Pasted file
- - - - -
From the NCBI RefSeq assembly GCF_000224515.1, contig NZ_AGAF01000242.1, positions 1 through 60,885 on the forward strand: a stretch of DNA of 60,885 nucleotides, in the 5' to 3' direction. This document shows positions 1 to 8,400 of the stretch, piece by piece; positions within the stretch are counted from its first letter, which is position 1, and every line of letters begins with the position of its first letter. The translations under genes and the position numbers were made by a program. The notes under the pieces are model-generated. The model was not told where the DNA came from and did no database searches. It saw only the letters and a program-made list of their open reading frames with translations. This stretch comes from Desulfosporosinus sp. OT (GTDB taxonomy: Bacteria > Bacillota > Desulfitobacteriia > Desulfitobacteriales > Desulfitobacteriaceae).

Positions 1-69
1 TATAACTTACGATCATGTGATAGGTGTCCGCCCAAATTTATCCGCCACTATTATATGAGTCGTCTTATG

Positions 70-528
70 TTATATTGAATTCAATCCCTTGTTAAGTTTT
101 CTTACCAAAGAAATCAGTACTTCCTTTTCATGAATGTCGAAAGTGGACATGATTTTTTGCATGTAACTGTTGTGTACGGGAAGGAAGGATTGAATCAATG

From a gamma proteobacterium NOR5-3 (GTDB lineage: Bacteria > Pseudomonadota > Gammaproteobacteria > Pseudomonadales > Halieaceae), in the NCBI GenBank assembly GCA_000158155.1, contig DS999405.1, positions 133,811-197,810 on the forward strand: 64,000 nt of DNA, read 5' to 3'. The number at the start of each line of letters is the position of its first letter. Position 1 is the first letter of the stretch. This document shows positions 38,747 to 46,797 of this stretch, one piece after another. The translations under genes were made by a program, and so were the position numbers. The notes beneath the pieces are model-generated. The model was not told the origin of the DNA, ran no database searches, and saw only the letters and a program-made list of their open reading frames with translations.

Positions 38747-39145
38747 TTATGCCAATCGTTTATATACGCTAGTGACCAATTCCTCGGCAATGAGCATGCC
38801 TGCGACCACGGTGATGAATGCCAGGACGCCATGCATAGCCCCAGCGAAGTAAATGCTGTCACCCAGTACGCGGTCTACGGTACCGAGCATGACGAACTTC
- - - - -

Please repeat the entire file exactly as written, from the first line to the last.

From the NCBI RefSeq assembly GCF_000224515.1, contig NZ_AGAF01000242.1, positions 1 through 60,885 on the forward strand: a stretch of DNA of 60,885 nucleotides, in the 5' to 3' direction. This document shows positions 1 to 8,400 of the stretch, piece by piece; positions within the stretch are counted from its first letter, which is position 1, and every line of letters begins with the position of its first letter. The translations under genes and the position numbers were made by a program. The notes under the pieces are model-generated. The model was not told where the DNA came from and did no database searches. It saw only the letters and a program-made list of their open reading frames with translations. This stretch comes from Desulfosporosinus sp. OT (GTDB taxonomy: Bacteria > Bacillota > Desulfitobacteriia > Desulfitobacteriales > Desulfitobacteriaceae).

Positions 1-69
1 TATAACTTACGATCATGTGATAGGTGTCCGCCCAAATTTATCCGCCACTATTATATGAGTCGTCTTATG

Positions 70-528
70 TTATATTGAATTCAATCCCTTGTTAAGTTTT
101 CTTACCAAAGAAATCAGTACTTCCTTTTCATGAATGTCGAAAGTGGACATGATTTTTTGCATGTAACTGTTGTGTACGGGAAGGAAGGATTGAATCAATG

From a gamma proteobacterium NOR5-3 (GTDB lineage: Bacteria > Pseudomonadota > Gammaproteobacteria > Pseudomonadales > Halieaceae), in the NCBI GenBank assembly GCA_000158155.1, contig DS999405.1, positions 133,811-197,810 on the forward strand: 64,000 nt of DNA, read 5' to 3'. The number at the start of each line of letters is the position of its first letter. Position 1 is the first letter of the stretch. This document shows positions 38,747 to 46,797 of this stretch, one piece after another. The translations under genes were made by a program, and so were the position numbers. The notes beneath the pieces are model-generated. The model was not told the origin of the DNA, ran no database searches, and saw only the letters and a program-made list of their open reading frames with translations.

Positions 38747-39145
38747 TTATGCCAATCGTTTATATACGCTAGTGACCAATTCCTCGGCAATGAGCATGCC
38801 TGCGACCACGGTGATGAATGCCAGGACGCCATGCATAGCCCCAGCGAAGTAAATGCTGTCACCCAGTACGCGGTCTACGGTACCGAGCATGACGAACTTC